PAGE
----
July 11 (Bloomberg) -- A case of 1990 Chateau d’Yquem, Bordeaux’s top-ranked Sauternes dessert wine, sold for 2,700 pounds ($4,050) on the Liv-ex market yesterday, extending a 15-month drop and taking it to its lowest level since October 2009.
The wine sold for 20 percent less than the 3,380 pounds at which it traded in March last year, having peaked at 3,400 pounds in September 2011, according to data on London-based Liv-ex’s Cellar Watch website.
While the start of the vintage’s decline mirrored a broader drop in the Liv-ex Fine Wine 50 Index during the first half of last year, it has continued to retreat even as the index has recovered since November, partly as investor attention has switched to wines from more recent years.
“Market sentiment is more positive than the indices might suggest,” Liv-ex said in its monthly Cellar Watch market report this week, citing a 20 percent increase in overall trading volume.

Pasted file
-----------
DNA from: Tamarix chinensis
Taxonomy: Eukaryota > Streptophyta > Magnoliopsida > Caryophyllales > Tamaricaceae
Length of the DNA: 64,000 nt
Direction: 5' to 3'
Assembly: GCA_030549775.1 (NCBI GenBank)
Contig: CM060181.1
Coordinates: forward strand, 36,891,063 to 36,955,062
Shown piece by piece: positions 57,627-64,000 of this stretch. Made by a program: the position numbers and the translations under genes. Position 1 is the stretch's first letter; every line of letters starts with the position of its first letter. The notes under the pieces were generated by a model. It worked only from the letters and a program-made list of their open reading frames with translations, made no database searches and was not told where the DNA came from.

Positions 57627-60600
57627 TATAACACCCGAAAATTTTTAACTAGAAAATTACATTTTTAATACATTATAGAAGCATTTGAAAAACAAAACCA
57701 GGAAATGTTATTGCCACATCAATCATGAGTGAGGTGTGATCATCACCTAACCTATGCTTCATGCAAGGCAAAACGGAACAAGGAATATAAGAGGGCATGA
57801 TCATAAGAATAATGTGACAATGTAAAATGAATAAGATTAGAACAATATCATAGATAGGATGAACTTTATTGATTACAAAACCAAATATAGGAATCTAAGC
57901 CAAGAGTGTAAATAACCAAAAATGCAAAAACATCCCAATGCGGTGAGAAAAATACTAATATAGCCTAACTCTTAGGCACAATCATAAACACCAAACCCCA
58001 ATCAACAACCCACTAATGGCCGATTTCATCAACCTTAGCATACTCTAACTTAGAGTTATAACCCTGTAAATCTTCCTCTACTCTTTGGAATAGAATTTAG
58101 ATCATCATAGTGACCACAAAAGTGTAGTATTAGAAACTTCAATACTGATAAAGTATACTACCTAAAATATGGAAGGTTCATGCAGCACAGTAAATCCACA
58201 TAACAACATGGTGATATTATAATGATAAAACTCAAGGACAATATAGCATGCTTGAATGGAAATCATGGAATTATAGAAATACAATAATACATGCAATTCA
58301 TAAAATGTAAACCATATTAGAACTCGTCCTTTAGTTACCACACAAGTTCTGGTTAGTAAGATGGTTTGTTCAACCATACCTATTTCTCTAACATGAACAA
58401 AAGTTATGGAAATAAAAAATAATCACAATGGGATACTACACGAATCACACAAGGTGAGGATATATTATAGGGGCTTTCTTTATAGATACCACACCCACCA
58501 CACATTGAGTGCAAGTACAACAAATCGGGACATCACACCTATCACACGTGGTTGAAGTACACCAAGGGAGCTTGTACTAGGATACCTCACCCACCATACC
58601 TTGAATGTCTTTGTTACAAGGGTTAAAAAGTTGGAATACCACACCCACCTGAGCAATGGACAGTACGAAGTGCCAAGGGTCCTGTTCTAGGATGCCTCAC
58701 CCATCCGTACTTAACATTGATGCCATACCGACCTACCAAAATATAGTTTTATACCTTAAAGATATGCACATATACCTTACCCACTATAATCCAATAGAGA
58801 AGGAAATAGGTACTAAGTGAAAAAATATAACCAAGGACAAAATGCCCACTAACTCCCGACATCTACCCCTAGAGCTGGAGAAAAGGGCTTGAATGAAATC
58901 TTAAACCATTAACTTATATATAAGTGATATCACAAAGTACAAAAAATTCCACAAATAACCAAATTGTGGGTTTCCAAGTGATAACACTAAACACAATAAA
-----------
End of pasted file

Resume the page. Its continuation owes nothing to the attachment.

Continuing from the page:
Yquem’s 1990 vintage is its fourth most expensive of the past two decades, lagging only those of 2010, 2009 and 2001, according to merchant prices tracked by Liv-ex. It’s still 69 percent higher than its level of 1,600 pounds 10 years ago.
The 1990 Yquem was awarded 99 points out of 100 by U.S. wine critic Robert Parker, according to the eRobertParker website. Of its wines from the intervening years, only the 2001 is currently rated higher at 100 points.
Chateau d’Yquem is owned by Paris-based LVMH Moet Hennessy Louis Vuitton SA, the world’s largest luxury goods maker led by billionaire Bernard Arnault. The wine estate is managed by Pierre Lurton, who also has responsibility for Chateau Cheval Blanc in Saint-Emilion.
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